Physics and Astronomy
The stability of Bachall-Wolf cusps of dark matter (DM) particles orbiting a supermassive black hole (SMBH) binary system was studied as the SMBHs lost energy through gravitational radiation and merged. The Paczynsky-Wiita approximation was used to model the motion of all objects, and additionally the (5/2) Post-Newtonian approximation modeled emission of gravitational radiation by the SMBHs. An adaptive stepper was implemented using the Cash-Karp method for a 5th-order Runge-Kutta approximation. DM particles were initialized from a Bahcall-Wolf distribution in stable orbits around one of the SMBHs, then the simulation was run until the SMBHs merged, tracking the position of each particle. After the SMBHs merged, 6% of the DM particles remained in stable orbits, while 23% were ejected from the SMBH system and 71% fell into one of the SMBHs. Analysis of the cusp structure over time revealed that the remaining stable particles were in orbits outside the initial orbit of the SMBHs, and the density of DM in those outer regions increased. The ejection of DM from the SMBH system may completely eject them from the galaxy, allowing nebulae to expand and cool, encouraging the formation of lighter mass stars, and making the galaxy more hospitable to life.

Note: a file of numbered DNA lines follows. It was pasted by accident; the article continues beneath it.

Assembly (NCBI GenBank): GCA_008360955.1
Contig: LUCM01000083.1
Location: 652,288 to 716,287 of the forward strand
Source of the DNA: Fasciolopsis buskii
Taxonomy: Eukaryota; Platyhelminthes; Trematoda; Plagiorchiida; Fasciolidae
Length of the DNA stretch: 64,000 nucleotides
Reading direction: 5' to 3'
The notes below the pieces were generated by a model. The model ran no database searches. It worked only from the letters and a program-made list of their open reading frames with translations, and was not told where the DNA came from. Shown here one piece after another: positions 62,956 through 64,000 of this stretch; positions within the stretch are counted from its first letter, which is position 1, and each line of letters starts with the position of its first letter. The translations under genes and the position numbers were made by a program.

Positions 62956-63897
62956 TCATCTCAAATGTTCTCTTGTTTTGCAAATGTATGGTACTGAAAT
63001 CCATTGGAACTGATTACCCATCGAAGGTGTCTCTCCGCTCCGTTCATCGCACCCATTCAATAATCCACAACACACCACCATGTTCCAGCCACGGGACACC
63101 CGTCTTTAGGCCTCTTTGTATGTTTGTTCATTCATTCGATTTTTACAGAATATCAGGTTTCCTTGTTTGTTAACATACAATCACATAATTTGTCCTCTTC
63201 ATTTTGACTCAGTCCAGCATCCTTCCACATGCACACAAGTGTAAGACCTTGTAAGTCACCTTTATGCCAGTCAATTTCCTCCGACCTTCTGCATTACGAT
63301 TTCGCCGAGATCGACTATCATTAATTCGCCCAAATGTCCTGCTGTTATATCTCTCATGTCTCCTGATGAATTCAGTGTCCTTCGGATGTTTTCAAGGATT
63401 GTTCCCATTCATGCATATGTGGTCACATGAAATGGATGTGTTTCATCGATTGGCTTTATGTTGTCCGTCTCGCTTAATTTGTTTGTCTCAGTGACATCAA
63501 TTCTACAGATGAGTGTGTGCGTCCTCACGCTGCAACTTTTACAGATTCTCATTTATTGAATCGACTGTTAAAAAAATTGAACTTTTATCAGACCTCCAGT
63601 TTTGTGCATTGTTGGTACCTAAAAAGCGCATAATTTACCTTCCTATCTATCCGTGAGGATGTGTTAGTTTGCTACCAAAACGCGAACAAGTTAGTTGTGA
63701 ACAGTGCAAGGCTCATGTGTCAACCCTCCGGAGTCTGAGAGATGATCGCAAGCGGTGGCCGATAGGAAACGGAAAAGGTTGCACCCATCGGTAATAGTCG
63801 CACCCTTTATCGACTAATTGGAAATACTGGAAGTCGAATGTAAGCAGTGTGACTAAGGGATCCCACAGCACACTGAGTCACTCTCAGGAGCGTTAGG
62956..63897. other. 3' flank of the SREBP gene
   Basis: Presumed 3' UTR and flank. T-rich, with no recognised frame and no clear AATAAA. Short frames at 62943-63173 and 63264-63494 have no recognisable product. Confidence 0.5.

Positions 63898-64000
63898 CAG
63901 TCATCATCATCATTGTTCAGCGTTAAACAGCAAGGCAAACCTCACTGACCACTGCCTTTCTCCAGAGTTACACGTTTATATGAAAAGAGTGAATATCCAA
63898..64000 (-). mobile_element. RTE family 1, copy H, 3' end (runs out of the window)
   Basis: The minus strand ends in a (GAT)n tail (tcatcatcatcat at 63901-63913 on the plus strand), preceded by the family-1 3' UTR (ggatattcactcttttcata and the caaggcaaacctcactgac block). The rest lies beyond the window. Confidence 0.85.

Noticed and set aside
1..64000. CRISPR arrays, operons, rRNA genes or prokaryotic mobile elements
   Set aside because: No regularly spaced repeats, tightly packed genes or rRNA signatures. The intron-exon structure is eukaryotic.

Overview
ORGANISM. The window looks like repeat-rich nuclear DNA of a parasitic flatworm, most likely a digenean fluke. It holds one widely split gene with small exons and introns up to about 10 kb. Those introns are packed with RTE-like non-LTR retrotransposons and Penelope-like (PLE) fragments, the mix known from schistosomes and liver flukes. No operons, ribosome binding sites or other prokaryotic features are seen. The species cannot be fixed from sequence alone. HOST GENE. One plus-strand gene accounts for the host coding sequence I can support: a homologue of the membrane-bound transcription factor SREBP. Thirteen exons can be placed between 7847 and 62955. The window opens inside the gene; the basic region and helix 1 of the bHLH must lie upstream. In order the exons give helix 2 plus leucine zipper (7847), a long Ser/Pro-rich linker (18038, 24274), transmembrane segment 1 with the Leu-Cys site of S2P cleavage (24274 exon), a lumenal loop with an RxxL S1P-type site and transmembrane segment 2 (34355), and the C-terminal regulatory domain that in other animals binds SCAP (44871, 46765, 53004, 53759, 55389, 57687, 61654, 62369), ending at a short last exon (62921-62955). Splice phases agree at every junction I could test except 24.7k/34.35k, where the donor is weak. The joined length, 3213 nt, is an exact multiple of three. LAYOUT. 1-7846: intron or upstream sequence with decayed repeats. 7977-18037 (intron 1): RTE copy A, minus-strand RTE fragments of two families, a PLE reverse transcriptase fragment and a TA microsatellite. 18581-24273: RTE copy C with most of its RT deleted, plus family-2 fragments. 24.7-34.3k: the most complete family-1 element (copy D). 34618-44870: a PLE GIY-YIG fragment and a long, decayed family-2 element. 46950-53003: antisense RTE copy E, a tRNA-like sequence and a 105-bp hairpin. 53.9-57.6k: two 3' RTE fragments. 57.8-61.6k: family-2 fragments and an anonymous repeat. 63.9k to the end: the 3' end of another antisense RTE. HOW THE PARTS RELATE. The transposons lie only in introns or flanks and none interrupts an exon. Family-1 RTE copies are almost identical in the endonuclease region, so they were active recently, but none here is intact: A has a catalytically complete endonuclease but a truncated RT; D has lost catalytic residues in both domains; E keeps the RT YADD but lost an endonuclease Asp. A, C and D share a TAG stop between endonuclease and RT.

Fourth Award of $500